Typical Shallow Coral Reef. Photo: Richard L. Pyle

Typical Shallow Coral Reef. Photo: Richard L. Pyle

The typical image of a tropical coral reef is that of shallow reef building (hermatypic) corals and an abundance of reef fish. The origin(s) of such coral reef biodiversity is the subject of much scientific intrigue and investigation, yet the majority (up to 80%) of these reefs extend beyond 30 m (100 ft) and are largely unexplored. With increasing technological advancements in electronically-controlled rebreathers through Poseidon/CisLunar innovations, we have the ability to penetrate these tantalizing depths. In the least destructive and most cost effective way, we can gain access to cryptic species otherwise inaccessible by submersibles. Here at Bishop Museum, we continue to pioneer twilight reef exploration, research and discovery, whilst simultaneously refining safer equipment and protocols for future explorers!

Sonia Rowley collecting Ellisella sp., at 120 m (394 ft). Photo: Richard L. Pyle.

Sonia Rowley collecting Ellisella sp., at 120 m (394 ft). Photo: Richard L. Pyle.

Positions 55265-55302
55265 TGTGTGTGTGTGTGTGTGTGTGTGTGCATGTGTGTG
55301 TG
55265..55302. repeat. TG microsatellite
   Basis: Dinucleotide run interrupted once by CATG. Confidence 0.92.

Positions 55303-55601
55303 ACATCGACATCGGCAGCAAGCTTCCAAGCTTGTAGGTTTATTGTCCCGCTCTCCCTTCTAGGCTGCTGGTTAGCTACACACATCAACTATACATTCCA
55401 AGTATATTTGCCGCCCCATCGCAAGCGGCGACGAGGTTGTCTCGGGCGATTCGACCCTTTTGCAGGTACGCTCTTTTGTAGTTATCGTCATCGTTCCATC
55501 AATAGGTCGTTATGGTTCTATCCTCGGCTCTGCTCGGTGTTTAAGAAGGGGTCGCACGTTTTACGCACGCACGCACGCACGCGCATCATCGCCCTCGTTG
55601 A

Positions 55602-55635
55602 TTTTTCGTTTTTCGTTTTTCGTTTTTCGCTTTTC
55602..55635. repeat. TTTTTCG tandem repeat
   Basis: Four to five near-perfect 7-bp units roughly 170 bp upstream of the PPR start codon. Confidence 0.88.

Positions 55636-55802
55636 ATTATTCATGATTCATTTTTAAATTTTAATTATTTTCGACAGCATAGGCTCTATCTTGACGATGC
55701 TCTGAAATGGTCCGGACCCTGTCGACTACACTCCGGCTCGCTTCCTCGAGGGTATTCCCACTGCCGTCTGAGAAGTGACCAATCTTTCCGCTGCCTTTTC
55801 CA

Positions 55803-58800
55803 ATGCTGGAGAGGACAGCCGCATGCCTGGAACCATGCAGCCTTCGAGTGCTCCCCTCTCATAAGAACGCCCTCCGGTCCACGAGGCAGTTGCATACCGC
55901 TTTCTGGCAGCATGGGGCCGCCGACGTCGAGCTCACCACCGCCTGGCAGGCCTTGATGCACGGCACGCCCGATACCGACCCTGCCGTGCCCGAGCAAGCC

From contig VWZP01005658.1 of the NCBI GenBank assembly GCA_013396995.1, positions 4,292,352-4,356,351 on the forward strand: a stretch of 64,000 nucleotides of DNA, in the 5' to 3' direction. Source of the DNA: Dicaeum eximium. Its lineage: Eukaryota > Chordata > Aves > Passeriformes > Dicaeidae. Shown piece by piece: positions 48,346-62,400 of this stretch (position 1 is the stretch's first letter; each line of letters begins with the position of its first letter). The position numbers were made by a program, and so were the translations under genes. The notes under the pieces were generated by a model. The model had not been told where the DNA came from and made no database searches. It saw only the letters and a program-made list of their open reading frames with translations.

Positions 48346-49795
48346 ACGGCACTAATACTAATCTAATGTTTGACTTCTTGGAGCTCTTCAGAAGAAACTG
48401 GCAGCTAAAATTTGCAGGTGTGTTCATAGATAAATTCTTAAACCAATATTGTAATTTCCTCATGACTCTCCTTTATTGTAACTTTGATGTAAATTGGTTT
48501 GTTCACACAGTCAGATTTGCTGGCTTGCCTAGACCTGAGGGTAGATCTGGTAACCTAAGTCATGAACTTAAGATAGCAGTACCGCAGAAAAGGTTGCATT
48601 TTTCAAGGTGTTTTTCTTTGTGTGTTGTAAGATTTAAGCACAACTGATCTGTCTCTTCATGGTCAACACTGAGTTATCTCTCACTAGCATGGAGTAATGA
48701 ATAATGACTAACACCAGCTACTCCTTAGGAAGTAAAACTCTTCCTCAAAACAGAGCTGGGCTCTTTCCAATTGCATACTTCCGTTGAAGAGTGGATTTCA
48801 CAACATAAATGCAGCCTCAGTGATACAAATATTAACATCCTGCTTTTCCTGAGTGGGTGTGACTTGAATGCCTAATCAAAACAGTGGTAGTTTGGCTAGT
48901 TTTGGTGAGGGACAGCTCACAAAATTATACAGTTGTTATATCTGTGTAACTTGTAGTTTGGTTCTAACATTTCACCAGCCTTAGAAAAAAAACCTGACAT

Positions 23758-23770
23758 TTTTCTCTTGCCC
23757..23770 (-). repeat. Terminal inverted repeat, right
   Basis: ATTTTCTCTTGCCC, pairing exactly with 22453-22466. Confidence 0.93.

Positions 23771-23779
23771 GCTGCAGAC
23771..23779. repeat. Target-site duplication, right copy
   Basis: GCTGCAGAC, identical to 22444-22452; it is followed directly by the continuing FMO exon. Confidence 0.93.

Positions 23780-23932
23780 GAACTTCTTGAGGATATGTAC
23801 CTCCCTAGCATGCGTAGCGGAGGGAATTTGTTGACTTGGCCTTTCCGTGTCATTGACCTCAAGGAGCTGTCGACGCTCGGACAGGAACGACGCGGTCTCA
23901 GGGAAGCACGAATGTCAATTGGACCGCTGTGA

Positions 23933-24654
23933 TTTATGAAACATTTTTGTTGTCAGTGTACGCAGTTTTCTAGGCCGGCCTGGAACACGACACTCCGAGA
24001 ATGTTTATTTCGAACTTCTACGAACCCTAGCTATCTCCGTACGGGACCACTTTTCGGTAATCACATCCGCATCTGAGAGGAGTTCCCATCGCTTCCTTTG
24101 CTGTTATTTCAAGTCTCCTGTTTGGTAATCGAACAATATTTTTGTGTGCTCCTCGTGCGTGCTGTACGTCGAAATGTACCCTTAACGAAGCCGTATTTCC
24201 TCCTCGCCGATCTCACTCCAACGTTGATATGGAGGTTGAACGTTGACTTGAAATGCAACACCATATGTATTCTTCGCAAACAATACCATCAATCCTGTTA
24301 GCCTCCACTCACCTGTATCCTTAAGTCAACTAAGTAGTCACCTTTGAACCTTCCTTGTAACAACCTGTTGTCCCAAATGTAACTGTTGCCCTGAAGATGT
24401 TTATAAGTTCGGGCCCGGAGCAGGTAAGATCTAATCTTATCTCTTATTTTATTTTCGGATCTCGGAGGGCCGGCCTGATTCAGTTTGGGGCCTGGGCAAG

Documenting our respective taxonomic groups at these twilight depths necessitates precision, awareness and speed nested within experience. On descent we scan the reef for potential collecting spots, aware yet unfazed by depth, with precious little time to loose. At a very early age it became clear to me that whilst diving it was unwise to have an imagination beyond the present moment. Besides, why would one need to when you’re living the reality of your imagination!

New gorgonian species (more information to come) from 135 m (445ft). Photo: Sonia J. Rowley.

New gorgonian species (more information to come) from 135 m (445ft). Photo: Sonia J. Rowley.

My fish-collecting dive buddies are kept both in view and at a safe distance so as not to disturb the fish, whilst I select choice sea fan colonies; these look new.

Sonia Rowley sampling gorgonian colonies at ~120 m (394 ft). Photo: Richard L. Pyle.

Sonia Rowley sampling gorgonian colonies at ~120 m (394 ft). Photo: Richard L. Pyle.

First a photograph, then a sample of the colony, which is placed into a pre-labeled Ziploc bag, itself into a large mesh bag attached to my utility belt.